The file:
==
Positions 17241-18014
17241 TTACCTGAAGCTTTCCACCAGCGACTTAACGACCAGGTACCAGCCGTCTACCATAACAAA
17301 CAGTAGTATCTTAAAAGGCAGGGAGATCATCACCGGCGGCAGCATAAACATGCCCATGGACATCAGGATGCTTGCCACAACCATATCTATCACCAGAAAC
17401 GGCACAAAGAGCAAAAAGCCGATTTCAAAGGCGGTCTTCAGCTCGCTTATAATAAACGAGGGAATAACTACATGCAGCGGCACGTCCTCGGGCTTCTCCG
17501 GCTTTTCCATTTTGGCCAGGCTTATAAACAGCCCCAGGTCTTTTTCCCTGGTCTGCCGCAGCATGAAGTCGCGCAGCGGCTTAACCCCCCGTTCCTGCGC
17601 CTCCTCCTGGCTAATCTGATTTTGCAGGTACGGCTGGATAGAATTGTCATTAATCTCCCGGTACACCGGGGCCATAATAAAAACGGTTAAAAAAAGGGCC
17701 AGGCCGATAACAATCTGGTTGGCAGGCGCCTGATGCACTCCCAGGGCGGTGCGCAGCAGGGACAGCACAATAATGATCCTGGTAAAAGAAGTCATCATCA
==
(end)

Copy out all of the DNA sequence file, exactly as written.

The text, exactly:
Positions 17241-18014
17241 TTACCTGAAGCTTTCCACCAGCGACTTAACGACCAGGTACCAGCCGTCTACCATAACAAA
17301 CAGTAGTATCTTAAAAGGCAGGGAGATCATCACCGGCGGCAGCATAAACATGCCCATGGACATCAGGATGCTTGCCACAACCATATCTATCACCAGAAAC
17401 GGCACAAAGAGCAAAAAGCCGATTTCAAAGGCGGTCTTCAGCTCGCTTATAATAAACGAGGGAATAACTACATGCAGCGGCACGTCCTCGGGCTTCTCCG
17501 GCTTTTCCATTTTGGCCAGGCTTATAAACAGCCCCAGGTCTTTTTCCCTGGTCTGCCGCAGCATGAAGTCGCGCAGCGGCTTAACCCCCCGTTCCTGCGC
17601 CTCCTCCTGGCTAATCTGATTTTGCAGGTACGGCTGGATAGAATTGTCATTAATCTCCCGGTACACCGGGGCCATAATAAAAACGGTTAAAAAAAGGGCC
17701 AGGCCGATAACAATCTGGTTGGCAGGCGCCTGATGCACTCCCAGGGCGGTGCGCAGCAGGGACAGCACAATAATGATCCTGGTAAAAGAAGTCATCATCA